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1. (UU) (F'B')(RL)(RL)(FB) 2. (UD') (F'B')(RL)(RL)(FB) 3. (UD) (F'B')(RL)(RL)(FB) 4. (UD')(FB')(LR')(FB')(FB')

#4 is the one Mike Reid already found in the slice group. #3 is the

one I already found in the antislice group. #1, #2, and #3 are

obviously closely related. #1 and #2 appear not to be in either

slice or antislice, but I have been fooled before by alternative

sequences which yield the same position.

#1, #2, and #3 all have the property that |{m'Xm}|=6 and |Symm(X)|=8. As has already been discussed, #4 has the property that |{m'Xm}|=24 and |Symm(X)|=2.

The symmetry groups for #1, #2, and #3 are of a type Dan Hoey's

taxonomy calls class P, class S, and class AX, respectively.

These particular classes are hard to describe succinctly without

introducing a lot of notation. But in all three cases, the symmetry

groups (subgroups of M such that X=m'Xm} consist of four rotations

and four reflections, and have as an axis of symmetry one of

the three major axes of the cube (U-D, F-B, or R-L). There

are three groups P1, P2, P3 with axis of symmetry U-D, F-B,

and R-L, respectively, and similarly for S1, S2, and S3, and

for AX1, AX2, and AX3.

For #4, we have Symm(X)=HV in Dan's taxonomy, where HV={i,v}, and

where i is the identity in M and v is the central inversion in M.

If proper typography were available, the i and the v would be

upper case script letters to follow Frey and Singmaster.

There are relatively few positions in all of cube space

for which Symm(X)=Pi or Symm(X)=Si or Symm(X)=AXi (i in 1..3).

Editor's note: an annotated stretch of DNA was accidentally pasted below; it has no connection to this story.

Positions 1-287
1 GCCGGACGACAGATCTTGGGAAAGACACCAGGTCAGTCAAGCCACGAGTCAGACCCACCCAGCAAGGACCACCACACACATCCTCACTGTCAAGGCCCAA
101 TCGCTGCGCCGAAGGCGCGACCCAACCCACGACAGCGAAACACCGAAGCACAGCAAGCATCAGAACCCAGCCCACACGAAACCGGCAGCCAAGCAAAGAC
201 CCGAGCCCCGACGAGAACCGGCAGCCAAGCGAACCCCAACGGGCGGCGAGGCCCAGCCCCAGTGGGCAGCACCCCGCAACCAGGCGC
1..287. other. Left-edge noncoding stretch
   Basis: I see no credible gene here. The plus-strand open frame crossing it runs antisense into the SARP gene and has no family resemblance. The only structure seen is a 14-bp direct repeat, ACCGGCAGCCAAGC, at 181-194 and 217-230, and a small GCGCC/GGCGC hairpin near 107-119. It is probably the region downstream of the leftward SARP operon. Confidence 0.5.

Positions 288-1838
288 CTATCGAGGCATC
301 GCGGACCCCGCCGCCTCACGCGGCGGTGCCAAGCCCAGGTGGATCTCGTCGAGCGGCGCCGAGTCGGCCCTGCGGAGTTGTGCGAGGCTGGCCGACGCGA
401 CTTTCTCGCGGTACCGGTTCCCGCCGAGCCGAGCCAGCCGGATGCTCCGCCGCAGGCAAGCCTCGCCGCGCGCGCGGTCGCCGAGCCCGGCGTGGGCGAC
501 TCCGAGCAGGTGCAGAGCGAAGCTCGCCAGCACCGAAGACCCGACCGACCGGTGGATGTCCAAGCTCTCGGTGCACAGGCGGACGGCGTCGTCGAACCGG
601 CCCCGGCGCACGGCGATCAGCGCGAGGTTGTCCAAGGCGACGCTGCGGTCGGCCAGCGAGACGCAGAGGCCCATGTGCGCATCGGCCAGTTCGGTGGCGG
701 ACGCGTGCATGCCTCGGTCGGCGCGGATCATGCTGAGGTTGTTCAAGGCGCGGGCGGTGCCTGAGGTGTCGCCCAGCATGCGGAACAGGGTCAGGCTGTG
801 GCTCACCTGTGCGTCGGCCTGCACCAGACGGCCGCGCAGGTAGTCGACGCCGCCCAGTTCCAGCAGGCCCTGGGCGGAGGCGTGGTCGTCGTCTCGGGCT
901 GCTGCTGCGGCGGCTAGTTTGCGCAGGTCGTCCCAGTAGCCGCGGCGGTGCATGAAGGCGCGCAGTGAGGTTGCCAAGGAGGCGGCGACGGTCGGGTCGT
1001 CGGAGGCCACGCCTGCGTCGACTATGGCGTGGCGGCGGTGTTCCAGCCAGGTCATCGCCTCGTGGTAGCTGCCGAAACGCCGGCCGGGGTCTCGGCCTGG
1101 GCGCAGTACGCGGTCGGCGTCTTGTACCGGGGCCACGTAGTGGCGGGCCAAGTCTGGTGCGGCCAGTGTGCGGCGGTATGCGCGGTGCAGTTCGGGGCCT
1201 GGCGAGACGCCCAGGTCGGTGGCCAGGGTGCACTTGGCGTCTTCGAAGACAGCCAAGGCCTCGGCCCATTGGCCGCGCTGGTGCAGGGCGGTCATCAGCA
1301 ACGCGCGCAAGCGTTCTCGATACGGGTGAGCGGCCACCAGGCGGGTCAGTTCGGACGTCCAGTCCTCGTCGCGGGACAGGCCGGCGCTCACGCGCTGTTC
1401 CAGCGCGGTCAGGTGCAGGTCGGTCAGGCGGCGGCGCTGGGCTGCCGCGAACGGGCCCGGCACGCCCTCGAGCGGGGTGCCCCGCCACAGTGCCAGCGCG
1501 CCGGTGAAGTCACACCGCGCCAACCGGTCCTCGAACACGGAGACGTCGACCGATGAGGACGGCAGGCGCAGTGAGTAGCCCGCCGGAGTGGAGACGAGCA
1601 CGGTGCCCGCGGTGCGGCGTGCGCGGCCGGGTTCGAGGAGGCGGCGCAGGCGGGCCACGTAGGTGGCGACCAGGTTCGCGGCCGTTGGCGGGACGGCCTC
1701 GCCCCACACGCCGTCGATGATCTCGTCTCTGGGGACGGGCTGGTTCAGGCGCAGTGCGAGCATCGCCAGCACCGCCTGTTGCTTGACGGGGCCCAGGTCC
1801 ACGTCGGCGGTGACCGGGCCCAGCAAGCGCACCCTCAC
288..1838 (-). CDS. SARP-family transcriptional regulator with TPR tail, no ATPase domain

There are only 10 P positions through level 10 in the search tree (of which

just one is a local maximum). There is only one S position through

level 10, and only one AX position through level 10, both of

which are of course local maxima. The positions

are not Q-transitive, but the positions look "symmetric", and they

fulfill the (incorrect) intuition that "symmetric" positions must

be local maxima. We have no reason to say that other P or S or AX

positions further down the search will be local maxima.

I find position #4 extremely intriguing. In general, HV is not

very strong symmetry, and there are relatively speaking, quite

a few HV positions in cube space.

We could create an HV position as follows.

Put any edge cubie anywhere (say UF in RD). Put the "opposite"

cubie in the "opposite" cubicle (DB in LU in this case). Continue

for the remaining edge cubies, and then do the same thing for the

corners, remembering only to make sure the edges and corners have

the same parity. You can easily make an HV position that looks

quite "random" to the casual glance, and in fact most HV positions

don't look very "symmetric".

But Mike's position looks very "symmetric" at a casual glance, as

if its symmetry must be much stronger than HV. I certainly would

not have expected to find an HV position as a local maximum close

to Start. I think the "look" of Mike's position as "symmetric",

and the fact that it is a local maximum close to Start are

related. Without getting too long winded, I think the reasons

are two-fold. First, the corners and edges have much stronger

symmetry separately than they do collectively. Second, the

symmetry looks much stronger if you ignore the centers (i.e.,

if you ignore the rotational positioning of the cubies), perhaps

in the sense of Dan's CSymm function. For example, the corners

are properly positioned with respect to each other, even though

they are not properly positioned with respect to the fixed face

centers.

In the next few days, I intend to calculate Symm(X)

for the corners and edges separately for Mike's position, as

well as calculating CSymm(X) for the corners and edges

separately and combined. I think the results will be

enlightening.

= = = = = = = = = = = = = = = = = = = = = = = = = = = = = = = = = = = Robert G. Bryan (Jerry Bryan) (304) 293-5192 Associate Director, WVNET (304) 293-5540 fax 837 Chestnut Ridge Road BRYAN@WVNVM Morgantown, WV 26505 BRYAN@WVNVM.WVNET.EDU